Development for New Ross with town centre pedestrianisation

County Wexford Chamber welcomes the developments for New Ross town centre pedestrianisation. “We are fully supportive of this application, we appreciate the detailed consultation you engaged with in the chamber and its members in relation to this proposal. We see this proposal as a vital component in the economic development of the town, it will provide an opportunity to create a more vibrant town centre and will develop a cultural hub with opportunities for outdoor dining. It will greatly enhance and encourage town centre living and will link with existing public realm developments. The footfall generated will increase economic activities and will be of great benefit to retailers and food outlets.”

Quay Street in the centre of New Ross is to become an entirely pedestrianised area as part of an ambitious new development proposed by Wexford County Council. The works will see the street pedestrianised from the roundabout on the Quay to the Tholsel and its junction with South Street, North Street and Mary Street. Following consultation with business owners, local employees and residents in the area, Director of Services Eamonn Hore presented the plans to revamp Quay Street to elected members at the meeting of the New Ross Municipal District.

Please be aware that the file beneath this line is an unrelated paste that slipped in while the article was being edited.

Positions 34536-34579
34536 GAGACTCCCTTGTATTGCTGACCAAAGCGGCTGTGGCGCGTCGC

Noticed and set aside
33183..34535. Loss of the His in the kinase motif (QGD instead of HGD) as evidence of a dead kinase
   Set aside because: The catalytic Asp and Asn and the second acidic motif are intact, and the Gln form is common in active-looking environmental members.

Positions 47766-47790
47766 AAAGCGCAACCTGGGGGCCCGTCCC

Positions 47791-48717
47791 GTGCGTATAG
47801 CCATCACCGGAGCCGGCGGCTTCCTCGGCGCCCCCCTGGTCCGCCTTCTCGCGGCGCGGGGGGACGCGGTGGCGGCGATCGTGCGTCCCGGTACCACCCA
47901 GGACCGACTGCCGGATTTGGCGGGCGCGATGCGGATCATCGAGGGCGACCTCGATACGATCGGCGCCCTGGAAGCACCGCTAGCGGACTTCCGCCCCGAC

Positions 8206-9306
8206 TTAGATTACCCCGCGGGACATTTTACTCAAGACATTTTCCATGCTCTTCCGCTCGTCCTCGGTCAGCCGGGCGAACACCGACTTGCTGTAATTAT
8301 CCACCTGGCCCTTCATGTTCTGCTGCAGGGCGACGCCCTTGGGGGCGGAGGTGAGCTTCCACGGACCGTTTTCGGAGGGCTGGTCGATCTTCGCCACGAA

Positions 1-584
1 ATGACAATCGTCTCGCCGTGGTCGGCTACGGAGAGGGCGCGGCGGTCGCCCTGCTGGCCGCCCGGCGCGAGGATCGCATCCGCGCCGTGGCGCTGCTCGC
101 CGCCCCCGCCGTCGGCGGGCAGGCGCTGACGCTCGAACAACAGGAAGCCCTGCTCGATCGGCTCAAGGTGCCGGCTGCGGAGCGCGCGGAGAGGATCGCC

Mr Hore began his presentation by explaining how there had been two options mooted by Wexford County Council as it sought to modernise the centre of New Ross and increase footfall and economic activity in the town. In addition to Quay Street, South Street (North) was also considered as a viable site for pedestrianisation, however, a survey carried out by the council revealed that Quay Street was the preferred choice for the majority of stakeholders.

“Both options were viable, but Quay Street was favoured on the technical survey,” he said. “Apart from the technical issues it had to be favoured from a practical point of view, so we considered business owners’ opinions, parking, traffic considerations, junction capacities, public opinion, linkages, tourism, the new greenway, health and safety and how it could be developed as a public realm space.”